Be aware that NVIDIA Ampere GPU's are about two months or so away and performance is expected to be substantially better for less cost.  As well, at the high end, used RTX 20XX-series are likely to fall in price, both for clearance and as used.. The plan for the z620 here is to buy whatever is the successor to the Quadro RTX 4000 (average 3D= 15754).

 

What are the z840's specifications and what are the typical uses?

 

BambiBoomZ

 

HP z620_2 (2017) (R7) > Xeon E5-1680 v2 (8C@ 4.3GHz) / z420 Liquid Cooling / 64GB (HP/Samsung 8X 8GB DDR3-1866 ECC registered) / Quadro P2000 5GB _ GTX 1070 Ti 8GB / HP Z Turbo Drive M.2 256GB AHCI + Samsung 970 EVO M.2 NVMe 500GB + HGST 7K6000 4TB + HP/HGST Enterprise 6TB / Focusrite Scarlett 2i4 sound interface + 2X Mackie MR824 / 825W PSU / Windows 7 Prof.’l 64-bit (HP OEM) > 2X Dell Ultrasharp U2715H (2560 X 1440)

[ Passmark Rating = 6280 / CPU rating = 17178 / 2D = 819 / 3D= 12629 / Mem = 3002 / Disk = 13751 / Single Thread Mark = 2368 [10.23.18]

 

HP z420_3: (2015) (R11) Xeon E5-1650 v2 (6C@ 4.3GHz) / z420 Liquid cooling / 32GB (HP/Samsung 4X 8GB DDR3-1866 ECC registered) / NVIDIA GeForce GTX 1060 6GB/ Samsung 860 EVO 500GB + HGST 4TB / ASUS Essence STX + Logitech z2300 2.1 / 600W PSU > Windows 7 Professional 64-bit (HP OEM ) > Samsung 40" 4K

[Passmark System Rating: = 5644 / CPU = 15293 / 2D = 847 / 3D = 10953 / Mem = 2997 Disk = 4858 /Single Thread Mark = 2384 [6.27.19]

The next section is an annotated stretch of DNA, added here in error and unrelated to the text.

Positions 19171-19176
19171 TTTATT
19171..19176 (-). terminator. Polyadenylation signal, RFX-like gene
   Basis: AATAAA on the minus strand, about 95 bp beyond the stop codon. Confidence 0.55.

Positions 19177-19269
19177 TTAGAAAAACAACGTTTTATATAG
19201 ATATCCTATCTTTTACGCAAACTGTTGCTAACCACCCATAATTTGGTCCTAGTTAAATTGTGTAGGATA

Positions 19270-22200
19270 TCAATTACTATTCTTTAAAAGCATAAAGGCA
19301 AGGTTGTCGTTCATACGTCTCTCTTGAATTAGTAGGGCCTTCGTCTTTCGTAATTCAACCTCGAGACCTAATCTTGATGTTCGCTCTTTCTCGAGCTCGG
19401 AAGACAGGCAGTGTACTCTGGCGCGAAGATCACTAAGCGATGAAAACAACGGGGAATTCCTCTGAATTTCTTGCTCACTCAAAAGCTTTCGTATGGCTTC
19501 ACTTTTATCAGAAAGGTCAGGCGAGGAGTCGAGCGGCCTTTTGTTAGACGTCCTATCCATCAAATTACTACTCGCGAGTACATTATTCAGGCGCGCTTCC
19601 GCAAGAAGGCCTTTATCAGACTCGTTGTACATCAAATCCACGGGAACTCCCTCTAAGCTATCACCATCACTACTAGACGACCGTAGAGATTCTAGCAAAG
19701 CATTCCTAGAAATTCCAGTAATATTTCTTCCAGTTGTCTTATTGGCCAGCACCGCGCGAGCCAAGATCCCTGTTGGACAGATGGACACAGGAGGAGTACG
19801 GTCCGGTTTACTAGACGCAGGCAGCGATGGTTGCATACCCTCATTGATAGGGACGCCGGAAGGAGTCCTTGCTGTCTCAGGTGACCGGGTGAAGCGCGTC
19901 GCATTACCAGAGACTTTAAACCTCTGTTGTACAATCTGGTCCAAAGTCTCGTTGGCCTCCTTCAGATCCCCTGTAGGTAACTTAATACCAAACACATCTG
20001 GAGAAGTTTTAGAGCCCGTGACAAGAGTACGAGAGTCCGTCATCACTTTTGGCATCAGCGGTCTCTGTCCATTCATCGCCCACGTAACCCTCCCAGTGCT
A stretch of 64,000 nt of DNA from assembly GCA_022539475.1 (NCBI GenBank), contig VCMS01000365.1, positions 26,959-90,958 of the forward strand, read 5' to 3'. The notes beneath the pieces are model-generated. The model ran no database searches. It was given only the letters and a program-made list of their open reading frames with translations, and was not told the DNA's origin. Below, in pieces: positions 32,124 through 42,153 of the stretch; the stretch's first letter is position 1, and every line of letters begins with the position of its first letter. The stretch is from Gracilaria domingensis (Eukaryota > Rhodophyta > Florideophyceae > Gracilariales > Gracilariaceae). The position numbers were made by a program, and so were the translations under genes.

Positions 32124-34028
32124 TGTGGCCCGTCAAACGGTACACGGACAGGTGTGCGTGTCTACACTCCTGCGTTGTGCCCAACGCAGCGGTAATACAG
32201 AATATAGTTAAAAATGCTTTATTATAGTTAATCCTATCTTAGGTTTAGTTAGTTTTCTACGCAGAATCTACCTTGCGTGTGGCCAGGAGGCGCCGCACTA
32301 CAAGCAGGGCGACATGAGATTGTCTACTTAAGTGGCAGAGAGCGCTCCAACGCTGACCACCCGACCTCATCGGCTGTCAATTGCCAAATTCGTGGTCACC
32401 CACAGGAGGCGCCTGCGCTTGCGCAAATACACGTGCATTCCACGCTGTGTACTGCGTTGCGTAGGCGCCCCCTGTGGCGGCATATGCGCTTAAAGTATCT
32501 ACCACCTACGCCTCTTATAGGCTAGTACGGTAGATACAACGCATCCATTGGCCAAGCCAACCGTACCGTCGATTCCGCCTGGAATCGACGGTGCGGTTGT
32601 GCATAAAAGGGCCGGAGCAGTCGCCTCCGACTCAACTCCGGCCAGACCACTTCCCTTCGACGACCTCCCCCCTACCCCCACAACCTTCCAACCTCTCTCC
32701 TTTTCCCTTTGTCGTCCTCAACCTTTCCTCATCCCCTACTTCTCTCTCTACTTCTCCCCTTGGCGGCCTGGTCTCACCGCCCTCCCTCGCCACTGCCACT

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Thanks for the explanation. Kindly find below a screenshot of the specs of the machine, currently it has  GeForce GTX 970 installed but I wanted to upgrade since I am working with image processing, 3D data modelling,...etc. So what would you suggest the best GPU to upgrade to have the most efficient and best performance without waste?

 

Screen Shot 2020-07-23 at 12.30.07 PM.png

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Fcis,

 

Sorry, the screen shot of the system spec is not visible. 

 

IT's important to know the CPU. In general, the CPU single-thread performance is the most important component when there's 3D modeling as can be seen in the examples of high core count /low clock speed systems having below average 3D performance on high end GPU's.  Some graphics programs and certainly rendering can use CPU cores . In my view CPU rendering is noticeably better than GPU-based.

 

With GPU's, there is always the question of consumer /gaming vs. workstation cards.  If there are any programs using viewports, strong OpenGL performance required, or if 10-bit color is desriable, then a Quadro or Firepro is advisable, In the case of Solidworks, a Quadro is mandatory for professional  use.  My next GPU will be an 8GB Quadro or possibly whatever new AMD GPU goes into their imminent new professional line.

 

What programs are you using and how large/ complex are the 3D models?  Thinking of a CPU upgrade? Is there 4K in your future?